I’m one of the “littles“…( a FAN of the Tony Kornheiser radio show). I listen to the podcasts of the show religiously when I’m on the road. It’s funny, smart, snarky and covers topics from sports, politics, movies, culture, food, etc. (frankly whatever “Mr. Tony” wants to talk about). For WAY more information than you really want to know…check out his wiki page). I was scrolling back through some of my past blog posts and rediscovered a post from 3 years ago that featured a clip from his show. (Listen to the excerpt here…Tony Kornheiser on Spirituality. It’s a little over 9 minutes long but worth the listen.)
In my original blog post, I said that I wanted a group like the the one Kornheiser describes (beginning at around the 5 minute mark of the clip). Specifically I said, “…what was so meaningful about [Kornheiser’s golf] outing and what draws most of us toward that kind of experience is the community that allows such a conversation to occur. I want that.”
Something has evolved for me over the past couple of years that resembles the community evident in Kornheiser’s Yom Kippur golf outing. It is what I “wanted” but looks different than I expected. A few months after that blog post, I started a conversation with several friends facilitated through a private blog. It is a group of friends who trust each other implicitly, enjoy spending time together whenever we can, and who are a source of encouragement and challenge that make life better just knowing they are there. We have a lot of things in common, but we differ on MANY things as well…politics, theology, religion, even continents. But unlike many institutional forms of “community”, these differences haven’t seemed to hinder the friendships. In fact, the relationships have probably grown deeper through the differences. More specifically, the growth has occurred through the trust to share those differences out in the open without fear of reprisal. Which brings me to another observation from Mr. Tony’s radio conversation.
Tony Kornheiser and David Aldridge’s skepticism toward religious institutions is clearly articulated. Their experiences of and attitudes toward these institutions are shared by many people in society today. We have all heard those feelings expressed from many of our acquaintances, neighbors and/or co-workers. This is obviously a problem from the perspective of the institution. To address the problem, institutions have expended huge amounts of time, energy, and resources. “Outreach” programs are developed. Books are written. Consultants are hired. Neighborhoods are canvased. Small group programs are initiated. But we still hear of skepticism directed toward the church based on real or imagined stereotypes of church and religion. I’ve come to believe we are not going to create the type of community people hunger for by introducing more programs, or slick marketing campaigns. What to do?
“Start what you need.” I would suggest starting a conversation among some of your friends…a conversation that is based OUTSIDE the doors of the institutions in question. A conversation specifically intended to create the community you are looking for. Don’t force this conversation; allow it to evolve. However, be intentional. Take some risks. Share yourself…the good, the bad, and the ugly. Share the questions and the doubts as well as the definitive portions of your faith. Chances are, you and some of your friends share that same need. I have a hunch that the more community we experience in our personal lives, the more community develops in the institutions in which we participate. It’s a hunch that I’ve experienced personally…both in my friendships and in my church. A couple of years ago, after hearing something that made me write, “I want that”, I started what I needed. It’s been more than I thought I wanted.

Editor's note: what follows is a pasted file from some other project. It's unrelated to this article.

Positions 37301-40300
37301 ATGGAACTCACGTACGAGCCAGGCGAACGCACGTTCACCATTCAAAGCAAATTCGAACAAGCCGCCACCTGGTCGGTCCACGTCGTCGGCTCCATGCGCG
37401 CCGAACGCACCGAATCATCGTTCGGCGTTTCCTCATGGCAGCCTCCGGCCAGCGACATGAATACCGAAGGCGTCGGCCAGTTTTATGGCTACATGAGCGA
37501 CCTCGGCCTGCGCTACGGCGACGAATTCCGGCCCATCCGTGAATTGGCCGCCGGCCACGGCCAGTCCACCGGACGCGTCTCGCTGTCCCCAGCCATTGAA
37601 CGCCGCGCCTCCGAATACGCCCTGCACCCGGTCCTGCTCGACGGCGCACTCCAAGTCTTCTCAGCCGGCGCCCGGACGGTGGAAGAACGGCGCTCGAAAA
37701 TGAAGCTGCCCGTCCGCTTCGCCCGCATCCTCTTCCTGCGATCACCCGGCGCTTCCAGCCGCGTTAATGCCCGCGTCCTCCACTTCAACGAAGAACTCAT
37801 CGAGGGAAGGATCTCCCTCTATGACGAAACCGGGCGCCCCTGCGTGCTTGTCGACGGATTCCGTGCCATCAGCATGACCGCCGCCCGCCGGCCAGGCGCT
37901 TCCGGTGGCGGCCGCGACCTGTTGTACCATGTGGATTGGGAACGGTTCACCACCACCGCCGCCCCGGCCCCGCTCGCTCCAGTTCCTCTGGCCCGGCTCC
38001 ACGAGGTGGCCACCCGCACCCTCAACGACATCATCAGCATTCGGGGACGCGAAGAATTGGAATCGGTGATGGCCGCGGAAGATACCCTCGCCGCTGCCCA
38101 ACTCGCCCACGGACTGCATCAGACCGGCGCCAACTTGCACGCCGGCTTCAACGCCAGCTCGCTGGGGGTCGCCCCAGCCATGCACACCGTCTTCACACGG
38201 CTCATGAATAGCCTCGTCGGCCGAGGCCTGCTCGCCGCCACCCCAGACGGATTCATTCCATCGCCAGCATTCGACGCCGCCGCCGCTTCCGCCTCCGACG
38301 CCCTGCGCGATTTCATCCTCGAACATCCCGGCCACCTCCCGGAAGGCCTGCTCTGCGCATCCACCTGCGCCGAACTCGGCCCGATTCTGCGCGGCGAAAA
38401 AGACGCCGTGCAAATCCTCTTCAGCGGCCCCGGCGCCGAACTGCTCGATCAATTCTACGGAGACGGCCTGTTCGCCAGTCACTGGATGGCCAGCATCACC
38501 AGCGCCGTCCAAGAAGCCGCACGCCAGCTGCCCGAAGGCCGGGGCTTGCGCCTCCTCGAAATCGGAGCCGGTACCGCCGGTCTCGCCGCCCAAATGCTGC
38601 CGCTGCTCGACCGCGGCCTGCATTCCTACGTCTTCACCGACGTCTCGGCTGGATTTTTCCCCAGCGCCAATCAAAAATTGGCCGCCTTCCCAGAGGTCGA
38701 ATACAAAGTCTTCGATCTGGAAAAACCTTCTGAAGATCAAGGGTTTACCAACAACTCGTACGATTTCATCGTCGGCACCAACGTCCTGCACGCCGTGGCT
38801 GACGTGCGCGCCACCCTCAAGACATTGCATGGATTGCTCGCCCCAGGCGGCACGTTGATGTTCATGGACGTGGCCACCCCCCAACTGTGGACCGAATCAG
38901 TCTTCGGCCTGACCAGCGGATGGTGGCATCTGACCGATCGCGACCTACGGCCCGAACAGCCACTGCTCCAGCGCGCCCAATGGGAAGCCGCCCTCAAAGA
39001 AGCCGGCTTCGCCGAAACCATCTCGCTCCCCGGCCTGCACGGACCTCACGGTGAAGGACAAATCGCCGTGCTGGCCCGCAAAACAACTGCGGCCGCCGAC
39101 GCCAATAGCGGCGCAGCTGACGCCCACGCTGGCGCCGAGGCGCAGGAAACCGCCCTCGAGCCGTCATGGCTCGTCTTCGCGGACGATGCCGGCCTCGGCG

3 thoughts on “Start What You Need”
Timely post to keep me thinking. I expect there to be a discussion and possible vote at my church council meeting next week on bringing a consultant in to address growth and outreach. We clearly need and want something to be done. I think the consultant is an easier sell…
check out this website: (http://www.roxburghmissionalnet.com/) I LOVE Roxburgh and what he is writing about mission. His latest book is REALLY good and I wish more churches would read it before they go spend money on consultants, programs, etc. (Missional: Joining God in the Neighborhood http://amzn.to/fm3JBq) I’m only about halfway through the book right now but it is a continuation/progression from some of his earlier stuff. The gist is we are beginning with the “church questions” (What can we do to make the church work better? …get people into our church? etc.) We need to be looking more closely at our culture and asking what does the Gospel look like here…in this neighborhood/coffee shop/garage sale/etc.? All of that might not make sense until you read the book. (Get you church to hire me…then I can come visit!) Peace!
I will check these out. I’m so torn on one level of the issue at church. I think that the real role for the consultant would be a permission giver for change–the kind of change you’re talking about. So the question becomes, why do we need that permission from an outside consultant? Why can’t we just start the thing that we need? Certainly there’s been a lot of talk, but not a lot of doing. We just seem so stuck. Anyway, I will check these out and ponder that question about what the Gospel looks like here. That already makes sense to me to shift away from the church questions and back to the people questions. Jesus ministered to people; he didn’t build church programs.
Let me also say, I would love it if you would come as a consultant, and actually thought of that. Of course, you could also just come and visit. Seriously, how many people get to check North Dakota off their states-visited list. You are welcome anytime although I don’t recommend January or spring flood season. 😉